Placing the combs and the tembleques.
This is part two of how to dress in the pollera focussing on the tembleques and hair combs. This is not part two of last week’s video but it’s the same young woman and helper and it includes more detail. If you’d like to see part two of the other series you can find it here.
Before the hair decorations are placed the hair is styled by parting it from the front to the back of the neck. The hair is then woven into two braids folded into themselves and rotated up and tied with wool or pinned to make two small buns. The hairstyle is the guide for the design and if not done correctly it can mean removing everything and beginning again. The positioning of the braids is also important as they hold many of the hooks and hairpins of the tembleques.
The combs are then placed, usually in a set of two or three with an extra larger comb called a Balcón placed at the back. The Balcón is either flat or curved at the top and is usually engraved and has dangling bead work of coral or pearls.
Peinetas Roba Corazones/ Robber of Hearts Comb – These curly tailed combs originated in the Los Santos region, although recently other areas of the country have adapted them into their traditional dress and many are straight and not curled at the temple area. Traditionally a medicinal resin was placed on the parts touching the temples to help ease the pain of the weight of the combs on the head.
Peinetón – Is placed in the back in the center of the head. The peinetón is round or square, smooth or embossed.
Pajuela/Straw or Pick – In the form of palm leaf or stalk with a long stem, is placed on the right side of the head, between the hair combs and Balcón.
Now the tembleques are added. The placing of the tembleques is uniform and symmetrical. Tembleques are the flowers placed on the head and their name originates from the centers that shake or “tremble” when the wearer moves while dancing or walking. The first ornaments used in the hair were natural flowers,carnations, jasmine, roses and other flowers which were harvested from the gardens surrounding the houses. Later, artisans made flowers with fish scales, wire and pearls, to make the headdress more durable . Today they use pearls, crystals, sequins, combs and other materials. A head of tembleques can have between 12 and 14 sets of flowers, depending on the size of the head and hair thickness.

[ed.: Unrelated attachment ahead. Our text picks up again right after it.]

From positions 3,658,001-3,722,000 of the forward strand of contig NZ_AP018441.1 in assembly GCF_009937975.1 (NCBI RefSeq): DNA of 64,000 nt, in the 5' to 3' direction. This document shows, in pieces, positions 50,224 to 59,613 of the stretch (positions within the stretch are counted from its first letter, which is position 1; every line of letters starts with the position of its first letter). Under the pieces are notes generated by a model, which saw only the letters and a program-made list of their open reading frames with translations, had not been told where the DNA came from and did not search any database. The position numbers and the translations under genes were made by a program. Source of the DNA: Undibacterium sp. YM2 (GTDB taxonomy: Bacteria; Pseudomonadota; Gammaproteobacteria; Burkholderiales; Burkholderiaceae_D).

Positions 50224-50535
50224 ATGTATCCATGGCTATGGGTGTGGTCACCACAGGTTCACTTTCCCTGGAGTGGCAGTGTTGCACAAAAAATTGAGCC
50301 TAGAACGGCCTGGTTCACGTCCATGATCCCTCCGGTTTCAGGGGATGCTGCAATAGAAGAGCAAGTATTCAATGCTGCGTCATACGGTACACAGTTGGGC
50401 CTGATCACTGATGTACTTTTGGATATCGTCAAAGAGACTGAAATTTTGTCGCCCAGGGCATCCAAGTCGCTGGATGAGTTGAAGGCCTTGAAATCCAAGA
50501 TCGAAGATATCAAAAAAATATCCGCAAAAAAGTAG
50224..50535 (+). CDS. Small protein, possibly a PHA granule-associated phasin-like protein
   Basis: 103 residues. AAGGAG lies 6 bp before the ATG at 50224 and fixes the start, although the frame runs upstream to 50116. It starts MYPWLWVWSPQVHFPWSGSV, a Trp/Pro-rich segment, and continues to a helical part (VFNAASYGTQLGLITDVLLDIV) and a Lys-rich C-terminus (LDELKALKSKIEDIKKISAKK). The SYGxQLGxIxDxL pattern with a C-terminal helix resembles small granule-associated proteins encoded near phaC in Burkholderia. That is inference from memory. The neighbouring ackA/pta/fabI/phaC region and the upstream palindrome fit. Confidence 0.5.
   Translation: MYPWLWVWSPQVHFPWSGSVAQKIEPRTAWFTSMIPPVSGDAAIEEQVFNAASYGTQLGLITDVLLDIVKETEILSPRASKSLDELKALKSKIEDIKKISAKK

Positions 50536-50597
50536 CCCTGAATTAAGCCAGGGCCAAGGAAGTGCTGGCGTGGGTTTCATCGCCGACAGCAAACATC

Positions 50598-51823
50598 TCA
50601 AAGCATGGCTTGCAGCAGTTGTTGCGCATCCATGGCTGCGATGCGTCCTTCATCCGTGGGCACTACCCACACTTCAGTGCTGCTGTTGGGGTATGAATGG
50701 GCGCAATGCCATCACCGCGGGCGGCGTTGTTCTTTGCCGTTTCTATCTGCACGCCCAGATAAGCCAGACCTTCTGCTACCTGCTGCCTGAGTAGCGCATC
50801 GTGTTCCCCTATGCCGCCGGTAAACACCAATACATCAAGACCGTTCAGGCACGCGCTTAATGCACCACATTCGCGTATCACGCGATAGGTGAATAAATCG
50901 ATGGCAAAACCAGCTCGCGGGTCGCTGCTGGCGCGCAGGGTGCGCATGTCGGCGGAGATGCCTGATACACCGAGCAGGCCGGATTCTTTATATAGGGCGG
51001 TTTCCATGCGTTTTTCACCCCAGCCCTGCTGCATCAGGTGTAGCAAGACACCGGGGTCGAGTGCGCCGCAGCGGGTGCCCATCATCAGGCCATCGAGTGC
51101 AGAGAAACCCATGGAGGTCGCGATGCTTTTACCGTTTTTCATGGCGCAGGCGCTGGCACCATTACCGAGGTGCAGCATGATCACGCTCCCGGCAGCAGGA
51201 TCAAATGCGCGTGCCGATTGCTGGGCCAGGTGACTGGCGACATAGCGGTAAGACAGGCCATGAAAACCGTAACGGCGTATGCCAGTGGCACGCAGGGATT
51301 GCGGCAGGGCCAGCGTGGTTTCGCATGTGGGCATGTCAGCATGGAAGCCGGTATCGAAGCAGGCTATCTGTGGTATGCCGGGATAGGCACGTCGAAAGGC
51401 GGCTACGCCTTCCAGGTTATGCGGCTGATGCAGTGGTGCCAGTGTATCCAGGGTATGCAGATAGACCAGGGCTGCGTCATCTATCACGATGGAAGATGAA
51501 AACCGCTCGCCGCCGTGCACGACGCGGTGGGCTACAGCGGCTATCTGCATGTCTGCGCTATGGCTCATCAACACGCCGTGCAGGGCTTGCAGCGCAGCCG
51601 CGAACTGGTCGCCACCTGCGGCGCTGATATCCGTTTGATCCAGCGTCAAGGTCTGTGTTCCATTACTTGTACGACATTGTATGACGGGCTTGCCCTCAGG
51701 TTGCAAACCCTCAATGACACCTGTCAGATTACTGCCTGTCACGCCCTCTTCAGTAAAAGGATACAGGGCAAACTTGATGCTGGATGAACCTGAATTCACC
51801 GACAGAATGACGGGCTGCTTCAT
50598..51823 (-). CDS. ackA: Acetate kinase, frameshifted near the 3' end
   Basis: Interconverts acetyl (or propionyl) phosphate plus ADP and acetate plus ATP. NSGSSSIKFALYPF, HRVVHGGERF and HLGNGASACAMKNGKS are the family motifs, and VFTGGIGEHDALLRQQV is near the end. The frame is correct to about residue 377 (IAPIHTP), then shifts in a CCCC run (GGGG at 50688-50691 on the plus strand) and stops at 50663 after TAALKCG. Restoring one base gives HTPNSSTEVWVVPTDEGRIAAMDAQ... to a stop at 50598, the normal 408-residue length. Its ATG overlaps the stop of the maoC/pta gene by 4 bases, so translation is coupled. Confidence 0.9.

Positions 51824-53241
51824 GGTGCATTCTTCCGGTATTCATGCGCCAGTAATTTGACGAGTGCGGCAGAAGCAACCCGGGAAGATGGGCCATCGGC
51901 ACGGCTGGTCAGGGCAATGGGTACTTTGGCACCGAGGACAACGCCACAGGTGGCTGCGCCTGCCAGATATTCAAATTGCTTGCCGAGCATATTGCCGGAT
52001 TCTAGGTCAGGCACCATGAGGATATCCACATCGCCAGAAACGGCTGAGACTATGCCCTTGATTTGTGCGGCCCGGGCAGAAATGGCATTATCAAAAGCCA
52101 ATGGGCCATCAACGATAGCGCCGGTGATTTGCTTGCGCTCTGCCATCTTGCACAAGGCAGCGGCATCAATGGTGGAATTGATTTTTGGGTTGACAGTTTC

Tembleques are arranged in matched pairs, one on each side and below the combs, along the part in the hair. The first set is placed over the buns first and secured with hairpins. The design is then built from there using strips of tembleques with pieces filling the gaps.
Tembleques are now made into different forms. The most popular continue to mimic flowers of the countryside such as daisies, roses, pumpkin, melon etc. Artisans now also create insects such as scorpions, butterfly, dragonfly, etc. and some birds like the dove, stork and the peacock. In this video you’ll notice butterflies and pieces in the shapes of peacock feathers, hibiscus, two small peacocks, colored flowers that match the pom-poms and jasmine.
In watching a few videos and researching the pollera and its accessories I gained great admiration for those women who take the time to put on the national dress. Some of those pins look painful and that jewelry a little heavy. I can’t imagine carrying it all around in the 30 degree heat for a few hours or more.
In recent years tembleque artisans have begun attaching their creations to various types of women’s hats and fedoras making these beautiful creations more accessible to the population. I know I love my fedora that mi amiga had made for me and I wear it for those special fiestas…in the campo.